On July 6, while 32-year-old Mustansar Rindhawa was listening to a worker who had not been paid his wages by a textile boss, an unknown person with a Kalashnikov entered the front room and fired.
Mustansar tried to save his life by running to the next room, but 10 people were determined to finish him off.
I met Mustansar briefly on June 19 in Faisalabad, less than a month before his murder. He was one of 30 participants in a trade union training course at the Labour Qaumi Movement (LQM) offices.
The LQM is a community-based labour organisation established in 2004. It has become the main labour organisation in Faisalabad and is now spreading to other cities.
I had been invited by the Labour Education Foundation, the organisation conducting the program, to speak on “globalisation and its impact on the working class in Pakistan”.
Mustansar Rindhawa and Hamid Shah were introduced to me as two newcomers to the movement. Both were active in small-scale industrial zone of Faisalabad.
Latif Bawa, the LQM vice president, told me: “They are doing an excellent job.”
He said Mustansar was to be “our next candidate for the Punjab assembly”.
Mustansar told me he had heard me speak at public meetings, and said: “I want you to come for my election campaign. You will see the response of the working class and peasantry in my constituency.”
Mustansar was very enthusiastic about the workshop and was eager to participate in future training. At his request, we took a group photo.
Later, while driving to Sarghoda Road, I saw the Labour Party Pakistan (LPP) election symbol on the back of a car. As I passed the car, I looked over and saw it was Mustansar driving.
We exchanged smiles — and that was the last time I saw him
On July 6, he was shot dead. His younger brother, Naseer, was also killed in the attack.
The news spread like wildfire. Mustansar had become a popular LQM leader. He was a community leader in his village, which was adjacent to Faisalabad.
On the eve of the LPP’s fifth congress, he attended the LQM gathering at the famous Dhobi Ghat ground and decided to become part of the movement.
Mustansar was asked to start work in an area of Faisalabad dominated by gangsters. There was no union and the LQM did not have much influence in the area.
The bosses used gangsters to terrorise the workers, who were very poorly paid. Some gangsters even terrorised the owners of small factories to demand kickback money.
After meeting the leaders of LQM, Mustansar prioritised building trade unions. He told Rana Tahir, the president of LQM Faisalabad: “You do not have to worry about the gangsters, we will deal with them.
“We are just asking workers to form unions and join the LQM. I am not afraid of any bloody bugger.”
And he wasn’t. Despite all the threats, he posted flyers everywhere and distributed thousands of leaflets asking workers to come to the newly established LQM office.
Within three months of joining the movement, he was elected president of the National Trade Union Federation in Faisalabad.
When I attended his funeral and the protest demonstration, I noticed the flyers he posted everywhere. It was the only poster in his village.
At a time when religious posters dominate walls all over Pakistan, a poster inviting workers to join a union was refreshing to see.
Ashfaq Butt, one of main LQM leaders in Faisalabad, told me yesterday that Mustansar was with him the day before. They spent two hours dealing with several cases in which workers had not been paid minimum wages. Mustansar also won the reinstatement of five workers who had been sacked.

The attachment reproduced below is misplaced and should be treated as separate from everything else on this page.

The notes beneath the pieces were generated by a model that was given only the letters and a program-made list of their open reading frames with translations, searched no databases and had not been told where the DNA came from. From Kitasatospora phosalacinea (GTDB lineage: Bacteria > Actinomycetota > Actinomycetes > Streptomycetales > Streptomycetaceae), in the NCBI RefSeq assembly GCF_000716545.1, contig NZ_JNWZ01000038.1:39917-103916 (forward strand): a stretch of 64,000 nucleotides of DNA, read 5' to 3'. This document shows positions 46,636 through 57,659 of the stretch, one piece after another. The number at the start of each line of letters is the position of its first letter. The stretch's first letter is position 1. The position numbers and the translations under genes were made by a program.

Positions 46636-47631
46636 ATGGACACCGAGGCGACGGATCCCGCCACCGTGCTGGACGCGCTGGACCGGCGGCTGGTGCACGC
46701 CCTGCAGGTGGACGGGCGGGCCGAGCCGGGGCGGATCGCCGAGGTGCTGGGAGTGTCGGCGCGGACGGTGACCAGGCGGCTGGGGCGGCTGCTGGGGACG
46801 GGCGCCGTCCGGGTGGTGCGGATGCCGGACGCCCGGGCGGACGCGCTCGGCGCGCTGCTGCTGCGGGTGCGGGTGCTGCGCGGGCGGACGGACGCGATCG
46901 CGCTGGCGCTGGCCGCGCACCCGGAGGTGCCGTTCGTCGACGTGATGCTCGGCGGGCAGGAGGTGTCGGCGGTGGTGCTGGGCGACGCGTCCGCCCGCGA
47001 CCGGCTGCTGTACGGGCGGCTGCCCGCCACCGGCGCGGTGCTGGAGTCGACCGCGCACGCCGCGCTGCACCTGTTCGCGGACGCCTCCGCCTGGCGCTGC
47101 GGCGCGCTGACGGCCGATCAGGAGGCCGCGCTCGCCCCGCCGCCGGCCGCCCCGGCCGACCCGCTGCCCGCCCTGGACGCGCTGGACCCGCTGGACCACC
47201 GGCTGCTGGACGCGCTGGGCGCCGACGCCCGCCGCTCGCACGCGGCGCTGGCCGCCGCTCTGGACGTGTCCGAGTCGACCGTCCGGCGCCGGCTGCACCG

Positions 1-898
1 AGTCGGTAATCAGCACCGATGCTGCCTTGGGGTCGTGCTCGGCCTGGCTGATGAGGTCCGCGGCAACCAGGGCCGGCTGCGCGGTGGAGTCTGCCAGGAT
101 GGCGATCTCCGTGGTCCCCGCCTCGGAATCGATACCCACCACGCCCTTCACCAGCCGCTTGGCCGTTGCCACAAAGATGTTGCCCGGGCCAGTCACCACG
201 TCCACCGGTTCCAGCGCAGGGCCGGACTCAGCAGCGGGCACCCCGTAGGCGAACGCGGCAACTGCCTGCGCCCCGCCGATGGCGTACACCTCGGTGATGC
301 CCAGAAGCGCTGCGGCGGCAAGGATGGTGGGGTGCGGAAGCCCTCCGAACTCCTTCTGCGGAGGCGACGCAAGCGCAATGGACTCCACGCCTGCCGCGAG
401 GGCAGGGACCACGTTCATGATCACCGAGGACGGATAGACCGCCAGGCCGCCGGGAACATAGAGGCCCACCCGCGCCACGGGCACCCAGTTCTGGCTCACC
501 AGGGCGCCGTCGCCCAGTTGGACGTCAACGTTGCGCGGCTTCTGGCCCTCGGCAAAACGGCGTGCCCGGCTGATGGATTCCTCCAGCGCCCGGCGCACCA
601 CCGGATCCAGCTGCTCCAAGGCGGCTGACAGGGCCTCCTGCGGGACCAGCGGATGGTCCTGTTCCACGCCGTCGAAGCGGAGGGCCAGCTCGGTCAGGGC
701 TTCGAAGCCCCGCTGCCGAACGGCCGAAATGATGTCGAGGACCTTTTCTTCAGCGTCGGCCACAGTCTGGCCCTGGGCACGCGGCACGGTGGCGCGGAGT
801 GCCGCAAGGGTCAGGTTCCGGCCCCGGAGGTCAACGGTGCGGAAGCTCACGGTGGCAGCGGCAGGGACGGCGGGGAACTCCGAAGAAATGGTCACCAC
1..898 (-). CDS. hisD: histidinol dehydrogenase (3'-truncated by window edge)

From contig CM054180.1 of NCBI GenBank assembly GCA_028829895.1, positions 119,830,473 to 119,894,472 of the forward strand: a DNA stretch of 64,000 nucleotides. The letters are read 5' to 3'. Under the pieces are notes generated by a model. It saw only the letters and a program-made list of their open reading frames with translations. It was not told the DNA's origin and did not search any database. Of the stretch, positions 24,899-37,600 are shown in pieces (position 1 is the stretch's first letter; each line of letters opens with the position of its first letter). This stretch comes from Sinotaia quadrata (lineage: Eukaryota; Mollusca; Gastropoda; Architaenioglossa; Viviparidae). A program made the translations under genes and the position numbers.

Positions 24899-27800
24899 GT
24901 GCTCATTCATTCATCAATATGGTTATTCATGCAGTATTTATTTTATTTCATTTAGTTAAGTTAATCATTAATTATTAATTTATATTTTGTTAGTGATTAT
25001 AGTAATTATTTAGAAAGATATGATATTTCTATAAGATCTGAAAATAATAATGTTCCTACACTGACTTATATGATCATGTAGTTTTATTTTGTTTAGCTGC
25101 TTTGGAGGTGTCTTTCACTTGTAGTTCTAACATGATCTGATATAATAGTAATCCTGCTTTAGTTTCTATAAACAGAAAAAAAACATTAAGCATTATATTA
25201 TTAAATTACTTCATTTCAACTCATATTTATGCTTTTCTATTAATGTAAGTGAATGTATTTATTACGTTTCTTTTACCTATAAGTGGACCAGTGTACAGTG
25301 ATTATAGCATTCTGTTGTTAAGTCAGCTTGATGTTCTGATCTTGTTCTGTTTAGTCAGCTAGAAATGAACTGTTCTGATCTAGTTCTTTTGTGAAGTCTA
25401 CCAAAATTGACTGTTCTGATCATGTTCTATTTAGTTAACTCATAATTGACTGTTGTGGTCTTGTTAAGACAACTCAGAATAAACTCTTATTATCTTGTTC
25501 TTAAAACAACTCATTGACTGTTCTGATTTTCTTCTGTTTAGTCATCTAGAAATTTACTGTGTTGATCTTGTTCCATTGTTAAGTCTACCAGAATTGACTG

After hearing the news of the death of Mustansar and Naseer, thousands of workers left their factories. Almost all factories in Faisalabad closed and two days later were still not open.
Mustansar was loved by many.
LQM influence is spreading to other cities. In Jhang, an adjacent district, the area’s largest ever workers rally took place on July 7 in protest against Mustansar’s killing.
Workers gathered in Pansra, 20 kilometers from the Faisalabad city center, for a solidarity action. It was mainly young power loom workers who marched. When they arrived in Faisalabad more than four hours later, there were 5000 marchers.
With wooden sticks in their hands, they asked shopkeepers to close their business in memory of the two labour leaders. Hardly anyone resisted.
The famous eight bazaars of Faisalabad around Ghanta Ghar were also closed for a while.
Workers wanted to settle scores with those who argued against closing the shops. The LQM leadership intervened to keep their emotions under control. The police were silent spectators — they realised any attempt to intervene would only aggravate the situation.
The LQM gave police a 24-hour deadline to arrest those responsible for the murders. The police chief assured us he would do his best to arrest the killers.
We decided to keep open the office in which the two lost their lives in the struggle to build a labour movement. LQM activist Anwar Awan took responsibility to mobilise workers to provide security.
Resting at Anwar’s home later, we learned that Anwar had once been one a leader of Anjman Sapa Sahaba, a fanatical religious group banned by the government. He left them two years back to join LQM.
In his late 20s, Anwar gave me a glimpse of the days to come. People from all different traditions and backgrounds will join us as we become a mass force.
In this way, Mustansar will remain alive.
Anwar told us the gangsters cannot defeat us. We came out in our thousands today and both gangsters and working people must have realised the power of the working class.
[Abridged from Viewpoint Online. Farooq Tariq is an LPP spokesperson.]